Shaun Of The Dead is one of those movies where its merits have sadly been overshadowed by a sense of familiarity. At the time of its 2004 theatrical release, it was yet to gain its future stable mates in the iconic ‘Three Flavours Cornetto’ trilogy – Hot Fuzz and The World’s End – and showed us all precisely what potential Simon Pegg, Nick Frost and Edgar Wright had to make it big.
However, its freshness and uniqueness at the time have all been dulled somewhat by other movies encroaching onto similar territory, along with the film having been shown so many times on ITV2 now that Shaun Of The Dead became a running joke on social media, as well as the programming equivalent of a load-bearing wall for the channel. As such, it has become easy to overlook how groundbreaking it was at the time, as well as how much of a risky venture it was for all involved.
Backing a feature film project from a creative team who had no proper experience of professional moviemaking was a big gamble at the time. With all three of them having since gone on to forge ahead with careers in the industry, it seems hard to recall a period when they were just the guys from Spaced, a sitcom which attracted a cult following – including people like Quentin Tarantino, who provided a commentary for the Region 1 DVD release, alongside other names such as writer Diablo Cody and Kevin Smith.
The road to bring this mutual passion project to the screen is documented by Clark Collis in his new book, You’ve Got Red On You: How Shaun Of The Dead Was Brought To Life, with no stone seemingly left unturned in his efforts to chart how such an unlikely sounding concept – which coined the whole new genre of ‘rom-zom-com’ – came to fruition. Collis is a senior writer for Entertainment Weekly, and has spent the last two years working on this book, which is a true labour of love on his part.
The story of Shaun Of The Dead is not one which can be told purely in isolation, as it charts the convergence of the three key players, as their paths cross, and they discover they have shared passions for nerd culture as well as such genres as sci-fi and horror, which draw all of them together. As such, Collis gives us a rundown of the important formative years and the careers of Pegg, Wright and Frost, taking us up to their work together on Spaced, with Pegg as the co-writer (with Jessica Hynes), Wright as director, and Frost as a breakthrough cast member (as well as Pegg’s best mate).
Interestingly, Collis shows a cultural phenomenon unfolding during the 1990s which ran in tandem with what was taking place in the pop world with ‘Britpop’ – the drawing together of a great many now-established comedy acts, in what could perhaps be defined as ‘Britcom’. Collis lets you see how there was a real happening taking place in comic circles during the course of that decade, and the subject matter feels as though it could form the basis of a book all its own, as there seems to have been a powerhouse of talent arising, with fate playing a part in introducing them to each other.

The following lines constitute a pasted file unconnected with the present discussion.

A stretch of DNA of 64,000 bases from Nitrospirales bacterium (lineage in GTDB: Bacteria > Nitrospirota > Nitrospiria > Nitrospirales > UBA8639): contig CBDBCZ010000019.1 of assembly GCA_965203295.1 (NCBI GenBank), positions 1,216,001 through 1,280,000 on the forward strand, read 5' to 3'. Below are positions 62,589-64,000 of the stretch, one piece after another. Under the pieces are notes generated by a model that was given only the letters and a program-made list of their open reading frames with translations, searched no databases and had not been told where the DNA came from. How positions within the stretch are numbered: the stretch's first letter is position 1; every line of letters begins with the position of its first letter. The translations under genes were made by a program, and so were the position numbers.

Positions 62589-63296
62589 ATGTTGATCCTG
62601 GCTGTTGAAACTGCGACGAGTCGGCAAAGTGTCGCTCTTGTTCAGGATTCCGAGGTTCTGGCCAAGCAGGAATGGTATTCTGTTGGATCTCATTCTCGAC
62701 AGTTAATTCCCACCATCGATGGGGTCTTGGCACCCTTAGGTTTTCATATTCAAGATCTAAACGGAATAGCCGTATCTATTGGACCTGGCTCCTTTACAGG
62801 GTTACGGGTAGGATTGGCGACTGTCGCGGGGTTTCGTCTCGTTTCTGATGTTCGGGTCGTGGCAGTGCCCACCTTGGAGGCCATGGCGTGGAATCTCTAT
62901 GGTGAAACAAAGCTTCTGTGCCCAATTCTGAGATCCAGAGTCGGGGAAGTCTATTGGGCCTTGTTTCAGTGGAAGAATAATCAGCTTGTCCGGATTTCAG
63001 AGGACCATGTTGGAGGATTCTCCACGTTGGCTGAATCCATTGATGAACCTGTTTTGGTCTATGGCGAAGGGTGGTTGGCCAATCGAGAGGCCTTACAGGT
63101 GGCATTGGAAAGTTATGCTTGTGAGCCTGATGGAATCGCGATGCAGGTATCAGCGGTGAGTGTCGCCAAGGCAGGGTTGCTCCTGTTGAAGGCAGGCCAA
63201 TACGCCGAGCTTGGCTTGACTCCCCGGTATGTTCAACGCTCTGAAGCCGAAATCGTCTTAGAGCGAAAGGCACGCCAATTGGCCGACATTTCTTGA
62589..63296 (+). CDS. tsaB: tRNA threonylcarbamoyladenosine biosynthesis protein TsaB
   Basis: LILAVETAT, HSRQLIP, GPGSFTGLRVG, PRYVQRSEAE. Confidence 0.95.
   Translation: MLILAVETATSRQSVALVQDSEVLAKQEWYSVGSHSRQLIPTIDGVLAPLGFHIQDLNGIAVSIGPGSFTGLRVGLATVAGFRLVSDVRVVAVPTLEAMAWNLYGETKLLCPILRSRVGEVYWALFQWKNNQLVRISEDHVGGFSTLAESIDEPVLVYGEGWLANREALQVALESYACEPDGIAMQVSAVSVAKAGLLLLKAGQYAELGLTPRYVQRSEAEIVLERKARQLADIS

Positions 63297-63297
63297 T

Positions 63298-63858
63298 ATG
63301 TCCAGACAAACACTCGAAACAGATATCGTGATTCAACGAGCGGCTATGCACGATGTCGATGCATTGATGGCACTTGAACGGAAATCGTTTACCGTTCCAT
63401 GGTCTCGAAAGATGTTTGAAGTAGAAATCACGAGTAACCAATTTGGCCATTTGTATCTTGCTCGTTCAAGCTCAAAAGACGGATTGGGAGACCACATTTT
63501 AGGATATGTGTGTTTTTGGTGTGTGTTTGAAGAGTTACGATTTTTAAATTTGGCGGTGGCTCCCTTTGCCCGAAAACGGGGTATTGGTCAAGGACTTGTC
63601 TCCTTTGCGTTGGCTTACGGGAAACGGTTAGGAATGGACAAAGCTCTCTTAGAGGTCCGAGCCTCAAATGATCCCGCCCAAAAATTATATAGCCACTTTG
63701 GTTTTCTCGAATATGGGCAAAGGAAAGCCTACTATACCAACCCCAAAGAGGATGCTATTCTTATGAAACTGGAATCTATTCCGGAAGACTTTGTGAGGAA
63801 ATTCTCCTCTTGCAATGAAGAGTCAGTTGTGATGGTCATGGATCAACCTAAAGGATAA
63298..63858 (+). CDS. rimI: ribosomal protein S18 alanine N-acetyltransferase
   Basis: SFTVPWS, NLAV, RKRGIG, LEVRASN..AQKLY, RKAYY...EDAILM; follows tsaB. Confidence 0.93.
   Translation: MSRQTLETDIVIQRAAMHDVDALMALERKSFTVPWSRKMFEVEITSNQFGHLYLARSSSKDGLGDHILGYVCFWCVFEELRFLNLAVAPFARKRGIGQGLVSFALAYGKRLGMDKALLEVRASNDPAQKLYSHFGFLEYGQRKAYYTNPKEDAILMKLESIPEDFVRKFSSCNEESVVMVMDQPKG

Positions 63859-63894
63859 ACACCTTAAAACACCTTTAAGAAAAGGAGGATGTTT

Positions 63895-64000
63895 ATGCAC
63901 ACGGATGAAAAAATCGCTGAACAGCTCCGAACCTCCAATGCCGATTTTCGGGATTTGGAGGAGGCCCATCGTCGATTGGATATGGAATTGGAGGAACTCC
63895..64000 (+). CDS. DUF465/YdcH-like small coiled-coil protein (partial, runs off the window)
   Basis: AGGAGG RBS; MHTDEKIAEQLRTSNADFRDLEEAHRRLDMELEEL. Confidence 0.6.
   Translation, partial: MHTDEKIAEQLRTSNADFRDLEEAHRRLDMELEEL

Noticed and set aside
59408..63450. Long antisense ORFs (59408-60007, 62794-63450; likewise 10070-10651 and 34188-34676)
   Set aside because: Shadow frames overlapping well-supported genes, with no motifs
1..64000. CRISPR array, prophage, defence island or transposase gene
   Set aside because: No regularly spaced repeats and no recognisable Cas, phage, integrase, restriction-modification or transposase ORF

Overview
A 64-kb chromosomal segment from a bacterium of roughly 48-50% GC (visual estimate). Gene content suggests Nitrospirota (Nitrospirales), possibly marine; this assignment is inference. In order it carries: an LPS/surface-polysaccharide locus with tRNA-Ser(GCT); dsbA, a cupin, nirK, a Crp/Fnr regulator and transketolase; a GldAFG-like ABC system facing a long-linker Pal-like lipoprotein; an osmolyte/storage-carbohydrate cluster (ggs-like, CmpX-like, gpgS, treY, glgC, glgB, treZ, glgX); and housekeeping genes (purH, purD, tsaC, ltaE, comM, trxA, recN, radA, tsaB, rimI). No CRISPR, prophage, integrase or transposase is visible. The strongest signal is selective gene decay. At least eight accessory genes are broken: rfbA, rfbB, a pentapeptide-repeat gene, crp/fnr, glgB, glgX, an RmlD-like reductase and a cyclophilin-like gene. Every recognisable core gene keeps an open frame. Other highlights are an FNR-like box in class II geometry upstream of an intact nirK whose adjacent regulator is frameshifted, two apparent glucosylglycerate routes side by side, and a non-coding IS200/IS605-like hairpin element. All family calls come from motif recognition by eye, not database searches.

Although Pegg and Wright were certainly the prime movers behind Shaun Of The Dead (with the pair having co-written the script, in addition to Wright taking the director’s chair), Frost is still an integral part of the tale, as he forms part of an integral love story – the ‘bromance’ between him and Pegg, which sits at the heart of Shaun Of The Dead, as the success or failure of the film would largely live or die on the pairing of best buds Shaun and Ed; as a result, Frost’s critical part in the endeavour receives due credit.
Collis’ depicting of the whole course of events is refreshingly candid, having interviewed so many of the cast and crew, all of whom are quite open about their experiences during the production of the film; while predominantly positive, there is an honesty about some of the challenges they faced, both personally and professionally. While the filming was marred by an unexpected conflict, both the parties involved seem to have let enough water flow under enough bridges since then to be pragmatic about things, and the book is thankfully free of salacious gossip, scandal or muckraking.
You’ve Got Red On You is an impressively compendious and engaging account of the making of a bona fide classic film. It also acts as the perfect palate cleanser, reminding us of just how great a movie Shaun Of The Dead is in its own right, and encouraging the reader to watch it again with fresh eyes. The unexpected revelations of the importance of pubic topiary, in addition to the toilet habits of a Star Trek star, are among the varied treats which definitely help make this book a real slice of fried gold.
You’ve Got Red On You: How Shaun Of The Dead Was Brought To Life is out now from 1984 Publishing.